Failure of the “Big Sky Theory”
In Oakland, California
March 31, 1987
“Crossroads of Commerce”
Construction of the Oakland Airport began in 1927, and the airport was dedicated by Charles Lindbergh in September of that year, just five months after his historic flight. In its early days, Oakland was the departing point of several historic flights, including Charles Kingsford Smith's historic America-Australia flight in 1928, and Amelia Earhart's final flight in 1937.
During World War II, the U.S. military took control of the airport, and used it as the origination point for most of the military flight to islands in the Pacific. After the war concluded, the airport reverted back to its original civilian role.
By 1987, the airport had grown to encompass four runways, two jet terminals, and was constructing a another terminal to specialize in the handling of cargo, and with the arrival of spring, those aspiring to become pilots took to the skies from Oakland Airport's North Field.
Will Fly for Food...
Anastasia Marie “Stacy” Snyder, 25, of Fremont, was a flight instructor with the Alameda Aero Club, and had recently become engaged to be married. Her student, Scott Edward Lindsey, 18, was from Alameda.
At 09:55 in the morning, Snyder and Lindsey, in Cessna 172N “Skyhawk”, registered as N75584, were cleared for takeoff on Runway 33 with a 'right turn out' in accordance with the established noise abatement procedures. But just seconds earlier, James David Bolesky, 24, who was flying a charter for United Parcel Service in a Piper PA-32 “Saratoga”, registered as N39614, reported his position as nine miles to the North of Oakland, inbound for landing. The tower controller at the North Field told him to plan for a right entry to Runway 27R.
Two minutes later, Bolesky reported that he was turning downwind over the Oakland Coliseum, a prominent land mark in relation to the airport's North Field complex. The tower controller replied that the Saratoga was 'not in sight' & cleared the pilot to land on Runway 27R.
The two aircraft collided nearly head-on at about 1000 feet in the air, about a mile north of the departure end of Runway 33.
"I thought they were too close” said Darren Rice, a 28-year-old construction worker who told reporters he had witnessed the collision. "All of a sudden, they nicked each other, either the wing tip or the landing gear, and they went straight down.”
"It looked like they had just taken off," another bystander said. "One dropped like a rock, with a wing at a very awkward angle."
The Cessna Skyhawk crashed into the roof of a PG&E warehouse facility, scattering burning wreckage across the ground. The aircraft and its wings, torn away, shot across the storage yard about 50 feet and stacked up against a fence, with the flaming engine plowing through the fence. As vehicle traffic in the area of Interstate 880 and the High Street exit was jammed temporarily as emergency vehicles rushed into the area, workers quickly extinguished the fire. But a security guard - Daniel Robinson, 32, of Oakland - was hospitalized with a chest injury after the crash.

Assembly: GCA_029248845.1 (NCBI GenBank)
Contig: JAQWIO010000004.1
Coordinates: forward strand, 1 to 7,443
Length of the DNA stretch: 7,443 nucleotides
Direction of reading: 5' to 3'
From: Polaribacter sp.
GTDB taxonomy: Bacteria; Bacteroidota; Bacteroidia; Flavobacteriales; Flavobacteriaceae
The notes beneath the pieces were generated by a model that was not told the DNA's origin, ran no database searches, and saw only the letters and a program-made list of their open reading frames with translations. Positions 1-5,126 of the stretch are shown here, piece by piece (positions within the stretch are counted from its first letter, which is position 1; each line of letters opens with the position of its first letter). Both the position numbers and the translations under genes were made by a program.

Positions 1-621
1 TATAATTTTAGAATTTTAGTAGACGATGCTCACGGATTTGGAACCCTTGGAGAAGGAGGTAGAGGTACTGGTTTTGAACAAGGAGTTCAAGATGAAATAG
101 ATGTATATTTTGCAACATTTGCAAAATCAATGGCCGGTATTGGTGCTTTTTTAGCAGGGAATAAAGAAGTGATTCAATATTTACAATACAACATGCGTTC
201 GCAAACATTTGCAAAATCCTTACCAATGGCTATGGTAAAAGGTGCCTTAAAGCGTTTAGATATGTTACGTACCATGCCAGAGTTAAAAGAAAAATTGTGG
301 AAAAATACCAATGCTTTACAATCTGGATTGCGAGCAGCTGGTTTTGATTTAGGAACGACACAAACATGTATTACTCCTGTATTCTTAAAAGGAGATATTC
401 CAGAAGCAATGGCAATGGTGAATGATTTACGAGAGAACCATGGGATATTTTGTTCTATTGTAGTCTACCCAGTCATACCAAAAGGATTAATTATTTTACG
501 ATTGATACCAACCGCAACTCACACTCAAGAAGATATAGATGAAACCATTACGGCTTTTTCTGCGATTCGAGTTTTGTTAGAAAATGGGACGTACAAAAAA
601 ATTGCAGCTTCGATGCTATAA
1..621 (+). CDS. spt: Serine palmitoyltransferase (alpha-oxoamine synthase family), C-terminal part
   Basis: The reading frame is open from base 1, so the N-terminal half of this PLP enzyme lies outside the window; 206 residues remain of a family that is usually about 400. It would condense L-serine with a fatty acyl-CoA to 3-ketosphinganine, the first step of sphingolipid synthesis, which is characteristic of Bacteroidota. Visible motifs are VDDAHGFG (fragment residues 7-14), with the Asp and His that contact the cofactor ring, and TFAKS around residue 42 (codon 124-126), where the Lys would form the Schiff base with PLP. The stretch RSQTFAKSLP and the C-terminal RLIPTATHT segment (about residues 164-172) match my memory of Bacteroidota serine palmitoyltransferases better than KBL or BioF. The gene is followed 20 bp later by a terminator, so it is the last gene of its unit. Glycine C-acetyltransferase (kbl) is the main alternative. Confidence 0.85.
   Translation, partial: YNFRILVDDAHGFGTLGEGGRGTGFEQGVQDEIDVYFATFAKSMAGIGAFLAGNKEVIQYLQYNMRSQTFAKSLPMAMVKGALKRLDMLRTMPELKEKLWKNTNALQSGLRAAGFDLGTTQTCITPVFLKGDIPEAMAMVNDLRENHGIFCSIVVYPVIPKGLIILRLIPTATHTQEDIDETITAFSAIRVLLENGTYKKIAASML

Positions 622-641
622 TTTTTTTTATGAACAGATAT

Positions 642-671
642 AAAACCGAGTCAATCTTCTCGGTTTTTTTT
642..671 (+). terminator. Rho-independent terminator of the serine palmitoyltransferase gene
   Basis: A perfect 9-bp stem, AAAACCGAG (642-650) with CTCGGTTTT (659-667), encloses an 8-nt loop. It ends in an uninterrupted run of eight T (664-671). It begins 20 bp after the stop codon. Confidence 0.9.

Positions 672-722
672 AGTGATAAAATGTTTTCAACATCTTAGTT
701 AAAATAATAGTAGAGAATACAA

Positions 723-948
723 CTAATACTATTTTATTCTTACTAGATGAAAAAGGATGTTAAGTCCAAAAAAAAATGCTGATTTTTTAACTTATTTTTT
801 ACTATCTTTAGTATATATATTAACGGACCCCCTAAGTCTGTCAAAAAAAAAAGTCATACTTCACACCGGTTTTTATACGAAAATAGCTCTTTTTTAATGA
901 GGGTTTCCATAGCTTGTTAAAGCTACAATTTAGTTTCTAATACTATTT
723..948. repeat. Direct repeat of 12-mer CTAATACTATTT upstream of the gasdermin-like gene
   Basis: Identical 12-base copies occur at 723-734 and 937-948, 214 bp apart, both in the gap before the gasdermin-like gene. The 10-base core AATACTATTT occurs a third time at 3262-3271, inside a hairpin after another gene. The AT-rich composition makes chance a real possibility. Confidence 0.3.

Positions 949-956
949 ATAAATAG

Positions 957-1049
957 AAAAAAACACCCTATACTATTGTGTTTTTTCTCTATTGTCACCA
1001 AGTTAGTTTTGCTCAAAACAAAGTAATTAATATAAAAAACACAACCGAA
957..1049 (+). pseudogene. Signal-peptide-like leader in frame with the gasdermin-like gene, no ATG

Meanwhile, the Saratoga crashed into nearby Oakland Estuary – some 400 yards away. Divers found the Piper's cockpit virtually buried in the mud under 4 feet of water, but said the pilot's body did not appear to be inside.
A line of divers, some from the nearby Coast Guard Island, waded in chest-deep water through the afternoon, feeling around in the mud with their feet for the body.
Failure of the “Big Sky Theory”
In aviation, the Big Sky Theory is that two randomly flying bodies will likely never collide, as the three dimensional space is so large relative to the bodies. Certain aviation safety rules are based on this concept. It does not apply (or applies less) when aircraft are flying along specific narrow routes, such as an airport traffic pattern.
"One of the two aircraft strayed from what should have been an expected flight pattern," said Barry Strauch, the National Transportation Safety Board's chief investigator of the probe.
The investigation revealed that tower personnel had not provided traffic advisory to either aircraft & that the BRITE (Bright Radar Indicator Tower Equipment) radar was out-of-service for routine maintenance.
Also of note was the fact that airport personnel had posted signs around the airport with noise abatement procedures without FAA approval, which effectively reduced separation between departing and arriving aircraft. When he learned of their presence, the FAA's traffic manager did not order modification or removal of signs.
As a result, the National Transportation Safety Board determined the probable cause of this accident to be that the ATC personnel on duty did not issued a proper traffic advisory to the aircraft, and that the pilots of both planes did not maintain an adequate visual lookout for each other. The fact that the airport did not follow the proper procedure for the establishment of the noise abatement protocols, as well as the FAA's failure to correct the matter when it was observed, also contributed to the mishap, according to the NTSB.
During the lawsuits that followed, it was found that the airport's radar was turned off, and the control tower was understaffed, at the time of the accident. In the United States District Court for the Northern District of California, Judge Stanley Weigel, who was known to be a tough judge with a short fuse that had been appointed to the court by President Kennedy in 1962, ruled that the U.S. government was 75 percent responsible for the crash, and allotted 25 percent of the blame for Bolesky. The family of Anastasia Snyder received $600,000 from the lawsuit, and the family of Scott Lindsey received $425,000
Just off of Earhart Road, the main throughfare that services the businesses of Oakland's North Field, there is a small park named for Scott Lindsey.